If you are so touch-averse that you would not save a child struggling in the waves because you are afraid to hold her hand and pull her out of the waves, that is not good. Believe it or not, this was my own experience, long before a becoming a CPMT. While respecting boundaries is wonderful, understanding that “Safe Touch” exists prevents such confusion. “Safe Touch” is helpful, respectful, and kind. “Safe Touch” may be an expression of love by parents. It may also be Therapeutic or life-saving, as when a lifeguard pulls a child from the water, or when a doctor performs an examination.
When traveling by air, kids may be subject to screening at airports. It is imperative that this situation is explained fully beforehand, during, and after. Let kids ask questions. This is serious. We train our kids to enforce their personal boundaries, but then, a person in authority, a stranger that they do not know, is permitted to touch them, even where we tell them, repeatedly, no one should ever touch them. This creates confusion, and may actually prime kids for abuse by authority figures. We learn by situations and by life. John Dewey, the famed American educator, fully understood the value of real-life experience and how it affects the learning process.
This situation has an extremely high potential to befuddle kids. They may even come away from this all thinking that any authority figure improperly touching them may do so at will. You must be clear; you must explain why the screenings are done, how it protects our safety, and how this is very different than exploitative situations. You may try role playing with your kids, helping them to learn by play.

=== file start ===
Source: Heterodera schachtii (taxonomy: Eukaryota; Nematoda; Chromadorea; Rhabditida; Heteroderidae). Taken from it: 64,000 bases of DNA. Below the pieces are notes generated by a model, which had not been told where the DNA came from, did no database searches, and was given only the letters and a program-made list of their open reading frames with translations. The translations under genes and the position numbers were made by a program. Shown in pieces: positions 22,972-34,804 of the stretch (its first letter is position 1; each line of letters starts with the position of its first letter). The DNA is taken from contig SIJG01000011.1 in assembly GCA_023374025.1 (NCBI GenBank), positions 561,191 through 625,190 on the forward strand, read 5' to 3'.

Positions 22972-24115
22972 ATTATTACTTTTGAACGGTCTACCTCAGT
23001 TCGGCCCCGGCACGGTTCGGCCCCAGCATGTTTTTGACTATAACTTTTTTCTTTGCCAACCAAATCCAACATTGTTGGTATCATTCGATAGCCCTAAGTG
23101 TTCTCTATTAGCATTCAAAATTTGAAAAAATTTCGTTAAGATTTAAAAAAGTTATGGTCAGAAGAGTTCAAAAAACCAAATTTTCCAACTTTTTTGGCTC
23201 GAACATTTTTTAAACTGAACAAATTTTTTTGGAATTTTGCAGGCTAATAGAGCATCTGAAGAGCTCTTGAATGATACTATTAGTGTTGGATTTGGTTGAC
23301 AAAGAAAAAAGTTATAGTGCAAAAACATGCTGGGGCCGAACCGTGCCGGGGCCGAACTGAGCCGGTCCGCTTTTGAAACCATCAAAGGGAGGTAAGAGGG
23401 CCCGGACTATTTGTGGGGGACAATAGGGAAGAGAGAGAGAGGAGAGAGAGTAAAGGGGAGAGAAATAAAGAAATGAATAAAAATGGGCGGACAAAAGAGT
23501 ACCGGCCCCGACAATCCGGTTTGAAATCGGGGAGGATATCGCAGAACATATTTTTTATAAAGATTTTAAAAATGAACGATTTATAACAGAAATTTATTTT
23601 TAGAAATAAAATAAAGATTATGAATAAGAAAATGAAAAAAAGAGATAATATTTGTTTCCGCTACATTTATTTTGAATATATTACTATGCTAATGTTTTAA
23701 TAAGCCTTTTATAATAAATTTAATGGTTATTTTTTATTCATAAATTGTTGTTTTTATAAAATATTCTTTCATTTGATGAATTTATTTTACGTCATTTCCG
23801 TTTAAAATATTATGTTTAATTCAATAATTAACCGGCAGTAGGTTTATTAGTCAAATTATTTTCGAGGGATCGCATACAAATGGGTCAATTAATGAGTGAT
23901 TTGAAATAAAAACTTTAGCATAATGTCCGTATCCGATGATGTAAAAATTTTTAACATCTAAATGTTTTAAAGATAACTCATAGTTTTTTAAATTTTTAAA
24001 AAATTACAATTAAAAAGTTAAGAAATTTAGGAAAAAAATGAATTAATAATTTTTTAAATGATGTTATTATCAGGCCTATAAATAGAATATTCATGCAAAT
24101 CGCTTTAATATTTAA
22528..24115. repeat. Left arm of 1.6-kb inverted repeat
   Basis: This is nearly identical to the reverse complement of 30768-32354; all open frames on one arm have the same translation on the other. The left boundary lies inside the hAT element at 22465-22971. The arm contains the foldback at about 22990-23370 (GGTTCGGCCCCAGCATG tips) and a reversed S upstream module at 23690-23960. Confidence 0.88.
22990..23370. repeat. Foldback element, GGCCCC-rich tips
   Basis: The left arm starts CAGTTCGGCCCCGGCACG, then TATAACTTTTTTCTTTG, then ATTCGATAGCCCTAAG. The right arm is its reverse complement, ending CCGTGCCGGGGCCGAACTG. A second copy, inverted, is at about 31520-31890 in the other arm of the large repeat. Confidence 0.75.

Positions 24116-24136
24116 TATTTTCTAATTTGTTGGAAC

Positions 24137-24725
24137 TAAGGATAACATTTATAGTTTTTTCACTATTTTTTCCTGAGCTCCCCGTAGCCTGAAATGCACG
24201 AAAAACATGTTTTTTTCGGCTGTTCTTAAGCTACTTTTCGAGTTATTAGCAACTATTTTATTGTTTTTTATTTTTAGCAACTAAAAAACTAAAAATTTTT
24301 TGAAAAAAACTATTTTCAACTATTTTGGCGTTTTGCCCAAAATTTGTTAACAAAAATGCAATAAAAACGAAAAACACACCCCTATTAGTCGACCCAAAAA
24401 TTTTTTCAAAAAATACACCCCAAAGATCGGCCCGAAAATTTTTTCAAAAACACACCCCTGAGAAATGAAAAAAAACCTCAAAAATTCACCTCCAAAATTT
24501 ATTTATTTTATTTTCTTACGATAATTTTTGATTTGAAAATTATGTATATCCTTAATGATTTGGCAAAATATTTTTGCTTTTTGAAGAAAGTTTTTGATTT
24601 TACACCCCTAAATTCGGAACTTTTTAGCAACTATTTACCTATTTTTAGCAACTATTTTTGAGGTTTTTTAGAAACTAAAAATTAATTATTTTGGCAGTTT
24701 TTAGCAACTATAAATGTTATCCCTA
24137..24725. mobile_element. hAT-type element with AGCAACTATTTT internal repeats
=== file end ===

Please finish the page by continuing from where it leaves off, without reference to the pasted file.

Children must come away with the full comprehension that this is a unique situation, and Mom and Dad are right there. The same should be done at the doctor’s when an exam requires the doctor to examine the child’s private area. Kids must know these are unique situations, and that when Mom or Dad aren’t present, it is never acceptable. Otherwise, a few stress-filled minutes at an airport can undo your painstaking efforts to raise your kids with an appreciation of their autonomy and right to enforce their physical boundaries.
Respecting one’s own physical boundaries is just the first step for children’s empowerment. Kids must also understand that they have mental, emotional, and spiritual boundaries, that they are a unique individual entitled to control their own destiny. Without such an understanding, your child may end up emotionally, physically, or even sexually abused. Further, kids must learn HOW to enforce their boundaries.
It begins with leaning to say, “No!” to anyone, and ends with knowing telling parents of any attempted boundary violations, by anyone, even peers, is something that is important. Raising assertive kids should be the goal of all parents. Sadly, many do not even know this is important, simply because they have no familiarity with the concept.
This is a lifelong lesson that will help us forge a nation of leaders, boys and girls who will grow into tomorrow’s men and women, Americans who are fearless, and know their rights. It also helps kids to grow up respecting the boundaries of others. All in all, I can think of no more important lesson. As a former educator, I know that mastery of subject matter, development of analytical thinking skills, and memorization are secondary to these goals.
Because I saw the need to teach kids about assertiveness, I am forming Assertive Kids , a nonprofit foundation tasked with empowering kids by assertiveness education. Please visit our web site for details or to donate.
(C) 2017 H Miller, D Alban. Authored by D Alban.